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I'm writing a computer program to help a factory produce bottles of mixtures. A mixture is usually alcohol, water and some other stuff, like menthol. But could also be water and NaOH and some oils (think schampoo).

My basic understanding is that if one bottle is 500 ml and contains: 50% water 45% alcohol 5% oils I need: 250 ml water 225 ml alcohol 25 ml oils

Then if I want to make 1000 bottles I just multiply this with 1000: 250000 ml water 225000 ml alcohol 25000 ml oils

However this is with the assumption that all mixtures have linear dependencies.

So my questions is:

  1. Is all (possible) mixtures linear?
  2. Are all reactions linear?
  3. Are there a difference between mixtures and solutions here?

I suspect this is a very easy question for someone who know chemistry, but unfortunately my understanding is basic and my search skills too bad to find this out.

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  • $\begingroup$ 1. Not generally. A solution that behaves like that is called ideal. 2. Don't know what you mean, what reaction? 3. "Solution" is used to refer to a particular type of mixture, where one component provides a medium in which others (minor components) are dispersed. Official meaning of a solution in chemistry: goldbook.iupac.org/terms/view/S05746 $\endgroup$
    – Buck Thorn
    Oct 13 '20 at 9:34
  • $\begingroup$ It depends on you somehow... As usual I would be in trouble preparing the above 50 45 5 mixture. Usually it should mean 50 45 5 all in grams, but diffused bad practice is always a source of confusion (indeed you were oriented to volumes...). This said, volumes are generally not additive but others have already answered/commented on that. $\endgroup$
    – Alchimista
    Oct 13 '20 at 12:24
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Mixtures are never linear. Mixing $50$ mL water + $50$ mL ethanol gives a $96$ mL mixture. The masses are additive, but not the volumes. I agree the discrepancy is not huge. If you can tolerate a $10$% error, you may consider that the volumes are additive. Anyway take care of the fact that, usually percentage are indicated in mass, not in volume.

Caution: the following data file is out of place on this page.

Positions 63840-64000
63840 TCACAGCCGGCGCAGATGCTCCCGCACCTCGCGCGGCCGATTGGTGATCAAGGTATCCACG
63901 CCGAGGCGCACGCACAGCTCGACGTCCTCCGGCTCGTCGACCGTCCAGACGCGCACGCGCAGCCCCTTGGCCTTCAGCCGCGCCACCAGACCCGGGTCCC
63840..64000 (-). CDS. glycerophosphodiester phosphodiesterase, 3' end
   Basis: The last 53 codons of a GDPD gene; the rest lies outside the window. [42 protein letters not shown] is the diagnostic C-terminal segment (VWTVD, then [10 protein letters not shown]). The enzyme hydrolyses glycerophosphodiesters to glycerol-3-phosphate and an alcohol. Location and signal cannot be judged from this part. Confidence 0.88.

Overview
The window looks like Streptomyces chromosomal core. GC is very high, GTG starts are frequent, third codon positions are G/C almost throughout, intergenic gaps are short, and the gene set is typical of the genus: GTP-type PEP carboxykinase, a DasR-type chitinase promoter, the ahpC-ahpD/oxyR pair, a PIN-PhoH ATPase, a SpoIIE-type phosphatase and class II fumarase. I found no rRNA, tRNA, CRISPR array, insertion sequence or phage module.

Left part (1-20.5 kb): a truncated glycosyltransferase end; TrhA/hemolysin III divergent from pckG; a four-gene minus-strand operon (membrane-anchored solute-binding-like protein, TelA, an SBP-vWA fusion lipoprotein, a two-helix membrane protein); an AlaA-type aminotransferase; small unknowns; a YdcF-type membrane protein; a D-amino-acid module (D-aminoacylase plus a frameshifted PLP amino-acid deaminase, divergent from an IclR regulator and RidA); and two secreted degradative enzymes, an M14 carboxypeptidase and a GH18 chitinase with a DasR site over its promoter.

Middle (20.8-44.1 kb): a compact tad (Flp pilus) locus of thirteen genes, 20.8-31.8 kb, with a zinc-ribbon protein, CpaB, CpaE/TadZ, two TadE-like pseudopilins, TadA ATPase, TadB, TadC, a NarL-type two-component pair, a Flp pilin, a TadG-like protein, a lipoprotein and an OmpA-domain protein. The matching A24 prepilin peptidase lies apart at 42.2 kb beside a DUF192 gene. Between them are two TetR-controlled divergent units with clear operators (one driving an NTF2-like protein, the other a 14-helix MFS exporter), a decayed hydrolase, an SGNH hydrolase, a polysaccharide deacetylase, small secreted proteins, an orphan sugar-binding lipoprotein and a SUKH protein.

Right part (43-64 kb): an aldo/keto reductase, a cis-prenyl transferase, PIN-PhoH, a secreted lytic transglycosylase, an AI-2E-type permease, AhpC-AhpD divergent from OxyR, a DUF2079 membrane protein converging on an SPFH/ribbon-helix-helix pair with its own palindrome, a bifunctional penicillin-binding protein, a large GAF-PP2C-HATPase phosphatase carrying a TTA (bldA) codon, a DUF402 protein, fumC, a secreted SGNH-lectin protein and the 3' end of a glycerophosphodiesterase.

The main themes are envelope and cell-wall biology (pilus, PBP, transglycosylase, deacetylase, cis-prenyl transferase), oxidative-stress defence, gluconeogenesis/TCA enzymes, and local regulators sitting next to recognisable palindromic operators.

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    $\begingroup$ yes but what is 5000 mL water + 5000 mL ethanol? It should be 9600 mL mixture, right? $\endgroup$
    – iveqy
    Oct 13 '20 at 10:09
  • $\begingroup$ This is basically volume contraction in solvent mixing. A similar question has already been asked previously: chemistry.stackexchange.com/questions/23534/… $\endgroup$ Oct 13 '20 at 10:33
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The nonlinearity of volumetric additions can be addressed theoretically. However, in practice, calculating how much material is needed to fill 1000 500 mL bottles containing 50% water 45% alcohol 5% oils (% by weight), can be addressed for one formulation by making a small batch and determining specific gravity. In practice, making the theoretical amount of product will not give the exact amount needed to fill 1000 bottles. Weighing errors, evaporation, residue on the mixing vessel, spillage, etc., etc., can easily add up to 2-3% - in either direction!

The specific gravity for each formulation must be specified (I did not say "determined"). Some formulations can be estimated to have the same specific gravity as another very similar product. If you are familiar with the products, you will know what can be estimated and what needs to be measured. A difference of 1% in the actual specific gravity is often not enough to worry about.

The things to worry about are:

  1. how many bottles do you need to fill? Is it preferable to insure you make enough product for 1000 bottles, or to make sure there is no extra product to store or save (perhaps only enough to fill 973 bottles)?

  2. when your computer printout indicates a number of grams of raw material to add, how many digits are needed if you desire 1% accuracy, and how confusing is it to specify 359.739 grams to be added when your balance/scale is only accurate to 1 gram (or less because it is never calibrated) and

  3. using manufacturer's typical values for raw material specifications is frequently +/- 1-2%, so factoring them into some computer program may give you a feeling of control, but you really need to measure the specific gravity of the final product. Measuring the specific gravity could be a quality control test.

Computers can tabulate and keep track and calculate formulations for different size batches, but they do not do product formulation very well.

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